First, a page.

A portrait of a provincial newspaper, The Clonmel Nationalist reporting on local events in Tipperary.

We are a race of inveterate and compulsive newspaper readers. As well as our national dailies, this country produces forty-eight provincial newspapers every week.

South Tipperary's leading weekly newspaper, The Clonmel Nationalist, has been in production for eighty-seven years. Started in 1890 by a group of local businessmen, it originally operated as a propaganda tool for the Home Rule and Land League movements. 

Then as now its primary function was to make money.

The Clonmel Nationalist now has a weekly distribution of 16,000 copies and growing. 

Reporter Seán O'Mórdha visited the newspaper to find out more about how it operates.

Every Monday morning William Darmody, editor at the newspaper, chairs an editorial meeting with staff where stories, which are mainly local, are assigned to the paper's seven journalists.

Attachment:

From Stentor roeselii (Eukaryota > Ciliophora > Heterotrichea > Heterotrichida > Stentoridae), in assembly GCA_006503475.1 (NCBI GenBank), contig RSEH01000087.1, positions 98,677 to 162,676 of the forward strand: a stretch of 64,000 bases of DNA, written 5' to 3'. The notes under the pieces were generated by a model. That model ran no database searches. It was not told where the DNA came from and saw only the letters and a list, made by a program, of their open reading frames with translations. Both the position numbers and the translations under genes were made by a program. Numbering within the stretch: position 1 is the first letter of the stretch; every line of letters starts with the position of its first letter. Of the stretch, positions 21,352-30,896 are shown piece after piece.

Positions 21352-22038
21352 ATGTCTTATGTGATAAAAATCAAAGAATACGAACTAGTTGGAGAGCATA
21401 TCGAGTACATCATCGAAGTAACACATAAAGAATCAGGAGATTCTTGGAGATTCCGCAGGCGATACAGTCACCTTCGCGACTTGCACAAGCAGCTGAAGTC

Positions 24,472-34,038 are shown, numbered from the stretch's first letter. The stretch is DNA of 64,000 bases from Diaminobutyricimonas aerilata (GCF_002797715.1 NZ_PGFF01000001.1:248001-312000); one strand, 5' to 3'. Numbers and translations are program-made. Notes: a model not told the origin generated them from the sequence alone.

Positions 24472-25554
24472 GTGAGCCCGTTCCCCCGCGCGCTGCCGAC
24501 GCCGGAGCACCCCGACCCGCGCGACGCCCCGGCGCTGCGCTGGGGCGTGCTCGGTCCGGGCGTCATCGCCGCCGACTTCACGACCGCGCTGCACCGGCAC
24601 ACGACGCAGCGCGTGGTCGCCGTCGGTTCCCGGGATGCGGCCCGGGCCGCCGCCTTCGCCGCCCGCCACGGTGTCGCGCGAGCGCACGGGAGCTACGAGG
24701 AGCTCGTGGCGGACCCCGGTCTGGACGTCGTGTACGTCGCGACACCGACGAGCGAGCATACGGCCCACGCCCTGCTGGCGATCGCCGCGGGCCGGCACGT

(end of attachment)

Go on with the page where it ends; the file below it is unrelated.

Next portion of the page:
We endeavour to fill the role of a communication medium for the local people.

Mr Darmondy also talks about the political and religious allegiances of the newspaper. 

Behind every newspaper are the printers, the compositors, the clerical staff and the advertising sales staff.

The life blood of every newspaper is, of course, its advertising sales.

The Clonmel Nationalist earns revenue from several thousand pounds worth of advertising every week. 

Managing Director of the newspaper Anthony Murphy describes the influence that the paper has had on all aspects of life in the locality over the years. 

I'd say it's as important now as ever it was.

Seán O'Mórdha puts it to Mr Murphy that The Clonmel Nationalist is a Fine Gael newspaper and asks him which party he will be supporting the forthcoming general election. Mr Murphy, however, claims that all parties will get equal coverage.

Deputy Editor and Chief Sub Editor Brendan Long covers everything from court proceedings to reviewing the Christmas panto. Mr Long describes the weekly routine for the newspaper covering court cases.

We don't normally get very sensational cases.

He goes on to describe The Clonmel Nationalist as

The servant of the community.

This episode of 'Next Stop' was broadcast on 20 April 1977. The reporter is Seán O'Mórdha.